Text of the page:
Creating a viewer with SFE

08 Jun Creating a viewer with SFE

When trying to use SOFA in your own application, one of the important problems you have to face is the visualisation of your simulation.

SFE brings you two ways to solve that problem:
– using the SOFA internal code for OpenGL rendering;
– using your own render engine, after retrieving in SOFA all the necessary information.

The second method is a more complex but more versatile, as it allows you to use your own render engine rather than the default OpenGL pipeline of SOFA.

 

Using SOFA OpenGL rendering

 

The first method can be used each time you have an OpenGL context opened and current. Just call the draw() method on sfe::Simulation and the scene will be displayed exactly as it is done in runSofa. Of course, you will have to set-up yourself the position and characteristics of the camera and the lights, which are not included in the simulation scene.

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...
// Place this call somewhere where the target OpenGL context is current
sfe::Simulation simulation = sfe::getSimulation();
simulation->draw();
...

You will also be able to render all the inner objects and interaction, given you have set correctly the corresponding flags in the scene context. Of course, if you place several VisualStyle objects in your graph, you will be able to control things in a finer way.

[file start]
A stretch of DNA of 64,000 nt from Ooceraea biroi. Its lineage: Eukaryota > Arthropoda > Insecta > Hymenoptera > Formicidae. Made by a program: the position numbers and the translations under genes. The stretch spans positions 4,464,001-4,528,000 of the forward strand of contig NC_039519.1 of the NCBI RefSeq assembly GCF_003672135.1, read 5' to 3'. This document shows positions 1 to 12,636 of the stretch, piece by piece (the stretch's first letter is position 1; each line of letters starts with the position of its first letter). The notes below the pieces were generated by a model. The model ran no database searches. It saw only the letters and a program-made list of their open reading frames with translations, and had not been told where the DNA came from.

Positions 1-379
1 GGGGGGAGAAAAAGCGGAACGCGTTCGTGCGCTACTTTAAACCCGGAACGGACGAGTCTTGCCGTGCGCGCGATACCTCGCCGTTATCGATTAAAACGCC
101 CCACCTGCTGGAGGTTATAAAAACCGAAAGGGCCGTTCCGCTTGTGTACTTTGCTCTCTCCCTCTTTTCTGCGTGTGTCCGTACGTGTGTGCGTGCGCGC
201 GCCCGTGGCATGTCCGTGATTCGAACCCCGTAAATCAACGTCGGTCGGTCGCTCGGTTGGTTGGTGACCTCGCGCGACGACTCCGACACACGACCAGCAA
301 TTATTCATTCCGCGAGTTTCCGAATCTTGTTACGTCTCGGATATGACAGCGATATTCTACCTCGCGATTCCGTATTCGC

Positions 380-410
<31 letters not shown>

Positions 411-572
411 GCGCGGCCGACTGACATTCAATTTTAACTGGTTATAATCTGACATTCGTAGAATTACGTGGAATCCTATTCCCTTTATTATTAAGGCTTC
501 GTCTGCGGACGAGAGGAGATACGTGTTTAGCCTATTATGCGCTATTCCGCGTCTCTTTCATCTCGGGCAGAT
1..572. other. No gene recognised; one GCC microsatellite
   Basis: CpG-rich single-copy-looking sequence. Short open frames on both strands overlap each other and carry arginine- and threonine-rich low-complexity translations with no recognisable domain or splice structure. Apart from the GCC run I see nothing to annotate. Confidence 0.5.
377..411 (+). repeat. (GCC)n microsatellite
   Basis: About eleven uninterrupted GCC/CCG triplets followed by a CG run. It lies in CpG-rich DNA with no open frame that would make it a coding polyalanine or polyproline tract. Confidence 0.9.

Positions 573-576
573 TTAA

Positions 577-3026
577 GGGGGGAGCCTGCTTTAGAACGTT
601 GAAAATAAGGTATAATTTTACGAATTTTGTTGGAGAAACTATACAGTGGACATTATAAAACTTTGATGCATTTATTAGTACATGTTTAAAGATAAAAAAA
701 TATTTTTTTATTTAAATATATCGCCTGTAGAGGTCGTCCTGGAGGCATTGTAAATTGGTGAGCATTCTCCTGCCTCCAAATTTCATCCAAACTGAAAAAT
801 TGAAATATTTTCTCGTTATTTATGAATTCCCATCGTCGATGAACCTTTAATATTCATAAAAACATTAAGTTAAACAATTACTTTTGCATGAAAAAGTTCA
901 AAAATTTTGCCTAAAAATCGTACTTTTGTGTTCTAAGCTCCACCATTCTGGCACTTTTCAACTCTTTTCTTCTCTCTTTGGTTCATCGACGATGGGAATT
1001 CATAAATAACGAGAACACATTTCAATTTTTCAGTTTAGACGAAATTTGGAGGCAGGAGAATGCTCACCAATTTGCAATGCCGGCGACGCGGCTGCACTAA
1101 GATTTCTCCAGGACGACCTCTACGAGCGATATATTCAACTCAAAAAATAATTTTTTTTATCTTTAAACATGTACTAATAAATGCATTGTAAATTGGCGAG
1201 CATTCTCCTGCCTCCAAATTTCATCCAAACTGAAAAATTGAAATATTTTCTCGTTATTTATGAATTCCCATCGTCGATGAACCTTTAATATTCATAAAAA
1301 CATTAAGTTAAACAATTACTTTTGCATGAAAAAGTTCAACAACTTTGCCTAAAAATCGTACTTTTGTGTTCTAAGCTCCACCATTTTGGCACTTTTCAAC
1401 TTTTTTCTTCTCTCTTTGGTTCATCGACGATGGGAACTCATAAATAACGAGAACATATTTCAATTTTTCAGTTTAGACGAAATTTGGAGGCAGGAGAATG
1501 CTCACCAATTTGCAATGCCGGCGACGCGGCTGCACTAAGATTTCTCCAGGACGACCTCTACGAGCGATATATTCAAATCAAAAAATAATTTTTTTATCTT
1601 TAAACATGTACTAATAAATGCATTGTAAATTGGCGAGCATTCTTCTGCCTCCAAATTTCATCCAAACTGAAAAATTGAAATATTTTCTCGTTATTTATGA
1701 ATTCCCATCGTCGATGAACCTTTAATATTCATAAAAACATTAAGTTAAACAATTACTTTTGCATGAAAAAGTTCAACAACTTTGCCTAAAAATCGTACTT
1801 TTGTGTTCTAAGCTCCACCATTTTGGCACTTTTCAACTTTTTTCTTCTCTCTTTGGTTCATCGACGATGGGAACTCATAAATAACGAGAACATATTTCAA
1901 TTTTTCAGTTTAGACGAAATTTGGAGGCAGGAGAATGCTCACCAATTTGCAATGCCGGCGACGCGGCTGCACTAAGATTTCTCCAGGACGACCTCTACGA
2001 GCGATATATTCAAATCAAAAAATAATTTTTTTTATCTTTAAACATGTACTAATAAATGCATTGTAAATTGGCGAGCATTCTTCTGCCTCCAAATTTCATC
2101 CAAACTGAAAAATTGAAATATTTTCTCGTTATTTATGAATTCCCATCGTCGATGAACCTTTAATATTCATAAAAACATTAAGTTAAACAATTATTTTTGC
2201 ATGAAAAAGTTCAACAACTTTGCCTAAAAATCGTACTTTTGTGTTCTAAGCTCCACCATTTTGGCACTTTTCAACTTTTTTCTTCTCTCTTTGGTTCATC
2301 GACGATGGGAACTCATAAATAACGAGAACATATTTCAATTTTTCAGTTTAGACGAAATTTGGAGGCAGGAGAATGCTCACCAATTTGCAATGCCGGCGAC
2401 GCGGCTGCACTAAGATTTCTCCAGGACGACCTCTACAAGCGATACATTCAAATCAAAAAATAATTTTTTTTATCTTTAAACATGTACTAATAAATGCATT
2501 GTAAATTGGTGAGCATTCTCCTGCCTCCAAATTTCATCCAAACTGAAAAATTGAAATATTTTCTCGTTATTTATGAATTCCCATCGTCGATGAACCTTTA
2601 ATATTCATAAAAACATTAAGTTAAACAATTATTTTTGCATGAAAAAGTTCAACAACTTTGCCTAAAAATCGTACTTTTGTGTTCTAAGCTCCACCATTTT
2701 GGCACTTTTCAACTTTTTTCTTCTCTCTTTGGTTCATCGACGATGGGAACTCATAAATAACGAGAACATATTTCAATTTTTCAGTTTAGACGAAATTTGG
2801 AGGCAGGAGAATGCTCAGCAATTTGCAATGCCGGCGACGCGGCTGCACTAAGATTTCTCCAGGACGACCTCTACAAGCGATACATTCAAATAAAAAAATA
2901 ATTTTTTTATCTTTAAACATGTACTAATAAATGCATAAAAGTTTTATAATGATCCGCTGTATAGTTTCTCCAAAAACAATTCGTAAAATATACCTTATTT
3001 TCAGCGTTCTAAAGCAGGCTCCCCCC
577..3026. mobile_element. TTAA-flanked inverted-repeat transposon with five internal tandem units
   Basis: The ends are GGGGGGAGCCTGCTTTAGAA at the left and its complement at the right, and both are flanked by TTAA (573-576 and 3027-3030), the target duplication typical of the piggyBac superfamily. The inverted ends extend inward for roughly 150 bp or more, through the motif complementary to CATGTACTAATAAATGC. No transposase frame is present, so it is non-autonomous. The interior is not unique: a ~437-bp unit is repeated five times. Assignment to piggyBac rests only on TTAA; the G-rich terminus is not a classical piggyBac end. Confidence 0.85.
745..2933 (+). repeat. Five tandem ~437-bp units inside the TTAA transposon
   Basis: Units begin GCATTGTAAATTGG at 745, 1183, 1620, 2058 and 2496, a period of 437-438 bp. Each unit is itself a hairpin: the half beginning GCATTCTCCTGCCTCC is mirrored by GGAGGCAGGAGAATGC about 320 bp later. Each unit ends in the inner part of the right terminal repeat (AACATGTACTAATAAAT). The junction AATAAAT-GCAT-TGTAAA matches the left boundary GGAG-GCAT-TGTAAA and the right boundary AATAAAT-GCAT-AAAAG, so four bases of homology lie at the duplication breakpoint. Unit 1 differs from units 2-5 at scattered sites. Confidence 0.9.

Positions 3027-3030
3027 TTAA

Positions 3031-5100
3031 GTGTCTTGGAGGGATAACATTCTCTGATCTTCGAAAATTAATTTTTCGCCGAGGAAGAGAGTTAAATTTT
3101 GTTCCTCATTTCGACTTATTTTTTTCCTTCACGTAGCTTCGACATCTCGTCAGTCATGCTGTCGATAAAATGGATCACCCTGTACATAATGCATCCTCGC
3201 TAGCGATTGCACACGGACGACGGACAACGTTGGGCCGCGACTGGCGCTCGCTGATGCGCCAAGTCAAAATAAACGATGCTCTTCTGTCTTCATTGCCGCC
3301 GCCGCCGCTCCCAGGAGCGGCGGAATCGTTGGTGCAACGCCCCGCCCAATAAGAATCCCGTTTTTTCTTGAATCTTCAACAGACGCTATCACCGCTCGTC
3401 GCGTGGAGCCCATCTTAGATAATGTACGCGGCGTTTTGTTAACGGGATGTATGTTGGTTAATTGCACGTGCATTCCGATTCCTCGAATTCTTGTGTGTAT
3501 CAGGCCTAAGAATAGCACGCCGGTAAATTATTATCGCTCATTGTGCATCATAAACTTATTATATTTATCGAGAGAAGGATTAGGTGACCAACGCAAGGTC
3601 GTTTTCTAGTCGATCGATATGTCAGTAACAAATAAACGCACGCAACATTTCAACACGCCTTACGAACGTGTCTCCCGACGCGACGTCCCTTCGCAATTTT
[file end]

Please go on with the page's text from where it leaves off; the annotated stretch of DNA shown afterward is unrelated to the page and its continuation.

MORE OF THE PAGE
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...
// Get the simulation root Place this code to set the display flags
sfe::Node root = sfe::getSimulation().root();
sfe::Object visualStyle = root.objectOfType( "VisualStyle" );
sfe::Data displayFlags = visualStyle.data( "displayFlags" );
if( displayFlags.isValid() )
{
  // the value of the data displayFlags is a combination of the following strings:
  // showAll, hideAll, showVisual, hideVisual, showVisualModels, hideVisualModels,
  // showBehavior, hideBehavior, showBehaviorModels, hideBehaviorModels, showForceFields, hideForceFields,
  // showInteractionForceFields, hideInteractionForceFields, showMapping, hideMapping, showMappings, hideMappings
  // showMechanicalMappings, hideMechanicalMappings, showCollision, hideCollision, showCollisionModels, hideCollisionModels
  // showBoundingCollisionModels, hideBoundingCollisionModels, showOptions, hideOptions, showRendering, hideRendering
  // showNormals, hideNormals, showWireframe hideWireframe
  // You can set it the following way:
  std::ostringstream oss;
  oss << ( showVisual ? "show" : "hide") << "VisualModels ";
  oss << ( showBehavior ? "show" : "hide") << "BehaviorModels ";
  oss << ( showForceFields ? "show" : "hide") << "ForceFields ";
  oss << ( showInteractions ? "show" : "hide") << "InteractionForceFields ";
  oss << ( showCollisions ? "show" : "hide") << "CollisionModels ";
...
 displayFlags.set( oss.str() );
}

 

Using your own render engine

 

The second method is a bit more complex but more versatile. The main idea is to use SFE to get the position and topology of all the visual models of the scene. We then transmit that information to the render engine.
One of its interests is that it allows you to use your own render engine: VTK, vgSDK, Horde3D, … You can even use it through the TCP server or on non OpenGL systems.

For every visual object in the scene, we will fill the following structure that contains all the information needed for the rendering (topology, normals, position, …).

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struct ObjectInfo
{
  // Arrays to store the data extracted from SOFA
  std::vector< std::array< float, 3 > > positions;